Like most content related questions, it really comes down to the age-old question for digital marketers: Are you writing for humans or for search engines?

In TravelBoom’s case, we write for both.

Below are 7 things to consider when writing alt text for your hotel website’s images.

7 key tips for writing effective alt text for your hotel website

1. Keep it relevant

Use keywords that specifically describe what the image is about. If it’s just a regular image, try to use the alt text to describe the sentiment of the image. If the image depicts data, try to summarize the results.

If the image is also a link, make sure that is clear. For example, if you have a Facebook icon on your homepage, don’t make the alt text read “Facebook Icon”, make it read “Like Metropolitan Hotel on Facebook”.

2. Keep it short

Don’t forget that for many browsers, the alt text displays as a tool tip when you mouse over the image. The last thing you want is a huge paragraph of text covering the image as the consumer scrolls through your site.

Also, don’t simply repeat the content contained on the page. For folks who depend on screen readers, that would make their life miserable when they have to hear everything twice. Also, avoid unnecessary words such as “Image of..”.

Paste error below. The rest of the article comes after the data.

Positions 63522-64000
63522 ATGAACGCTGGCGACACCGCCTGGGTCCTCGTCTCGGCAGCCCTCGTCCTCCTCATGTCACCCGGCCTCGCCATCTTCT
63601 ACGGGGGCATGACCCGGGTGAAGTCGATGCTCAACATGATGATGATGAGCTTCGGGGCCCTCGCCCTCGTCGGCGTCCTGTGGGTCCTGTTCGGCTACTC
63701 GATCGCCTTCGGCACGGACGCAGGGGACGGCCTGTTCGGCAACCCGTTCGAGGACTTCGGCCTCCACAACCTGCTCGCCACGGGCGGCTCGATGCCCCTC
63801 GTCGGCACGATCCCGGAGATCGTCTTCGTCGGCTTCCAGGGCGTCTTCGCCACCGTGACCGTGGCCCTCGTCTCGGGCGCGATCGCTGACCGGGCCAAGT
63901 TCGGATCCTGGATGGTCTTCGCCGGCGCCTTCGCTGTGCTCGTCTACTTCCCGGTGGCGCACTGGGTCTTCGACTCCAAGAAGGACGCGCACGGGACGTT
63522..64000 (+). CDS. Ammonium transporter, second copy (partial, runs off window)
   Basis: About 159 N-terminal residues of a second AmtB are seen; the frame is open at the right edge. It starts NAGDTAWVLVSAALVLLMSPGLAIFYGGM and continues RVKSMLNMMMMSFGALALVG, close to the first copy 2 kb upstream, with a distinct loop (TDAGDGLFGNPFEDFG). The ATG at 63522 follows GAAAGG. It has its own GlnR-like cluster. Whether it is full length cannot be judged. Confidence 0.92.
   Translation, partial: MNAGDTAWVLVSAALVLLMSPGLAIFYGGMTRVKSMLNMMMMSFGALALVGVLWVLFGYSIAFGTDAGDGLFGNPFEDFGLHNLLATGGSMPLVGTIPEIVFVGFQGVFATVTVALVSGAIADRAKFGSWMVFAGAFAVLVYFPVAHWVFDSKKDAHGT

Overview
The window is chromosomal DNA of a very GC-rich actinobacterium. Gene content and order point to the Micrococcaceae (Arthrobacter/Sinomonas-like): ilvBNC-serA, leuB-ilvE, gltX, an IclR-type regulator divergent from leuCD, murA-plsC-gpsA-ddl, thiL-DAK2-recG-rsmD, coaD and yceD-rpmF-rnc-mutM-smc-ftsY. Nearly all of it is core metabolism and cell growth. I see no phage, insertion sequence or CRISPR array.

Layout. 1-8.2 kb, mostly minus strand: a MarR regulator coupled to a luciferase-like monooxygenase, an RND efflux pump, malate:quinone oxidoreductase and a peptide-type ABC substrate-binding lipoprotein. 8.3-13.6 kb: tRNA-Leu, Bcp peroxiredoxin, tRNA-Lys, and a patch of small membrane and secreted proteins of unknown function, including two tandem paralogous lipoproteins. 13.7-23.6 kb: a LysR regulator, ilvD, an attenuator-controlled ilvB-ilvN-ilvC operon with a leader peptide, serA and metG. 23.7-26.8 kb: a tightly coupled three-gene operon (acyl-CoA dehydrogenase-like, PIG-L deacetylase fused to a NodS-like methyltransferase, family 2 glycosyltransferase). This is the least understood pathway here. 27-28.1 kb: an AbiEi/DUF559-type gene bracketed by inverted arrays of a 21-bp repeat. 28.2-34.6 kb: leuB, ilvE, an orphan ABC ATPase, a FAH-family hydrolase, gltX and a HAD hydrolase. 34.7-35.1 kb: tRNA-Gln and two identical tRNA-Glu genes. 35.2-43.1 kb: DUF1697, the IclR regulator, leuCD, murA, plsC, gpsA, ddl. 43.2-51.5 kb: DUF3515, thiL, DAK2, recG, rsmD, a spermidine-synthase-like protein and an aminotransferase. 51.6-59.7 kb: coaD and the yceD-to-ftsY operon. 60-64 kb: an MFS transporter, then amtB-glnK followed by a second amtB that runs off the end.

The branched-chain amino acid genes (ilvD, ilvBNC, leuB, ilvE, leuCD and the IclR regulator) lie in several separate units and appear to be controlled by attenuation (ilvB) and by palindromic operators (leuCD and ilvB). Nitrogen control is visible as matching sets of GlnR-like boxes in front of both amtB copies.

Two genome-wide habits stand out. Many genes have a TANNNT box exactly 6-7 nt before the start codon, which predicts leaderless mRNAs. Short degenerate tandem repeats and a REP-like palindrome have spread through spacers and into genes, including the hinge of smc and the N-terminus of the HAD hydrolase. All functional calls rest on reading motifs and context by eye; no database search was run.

Keep your image alt text short and to the point, ideally under 125 characters.

3. Use proper grammar

Use proper punctuation and capitalization as this makes it easier for screen readers to understand the content.

4. Be specific

If the image contains text – as in a logo or special offer – the text can be repeated in the alt tag.

5. Use context

Think about what the image is showing you on the page and use the alt text to provide additional information that may not be immediately obvious from the image alone.

Ask yourself the question, “What value does the image provide to my page”? Now imagine that the person viewing the page no longer sees the image. What information would be lost? The alt text should plug that gap.

6. Use keywords (when it makes sense)

Don’t stuff your alt text with keywords, but it is considered good SEO practice to select one of your particularly competitive keywords for the specific page and strategically insert it into a relevant image’s alt text.

7. Know when to leave it blank

There are times when it’s ok to leave the alt text blank. For items on the page that offer no value from a content perspective such as style and layout elements (think bullets and icons), there’s no need to enter alt text.

In fact, it can be annoying when you’re using a text reader to hear the word “bullet point” a thousand times on a long bulleted list.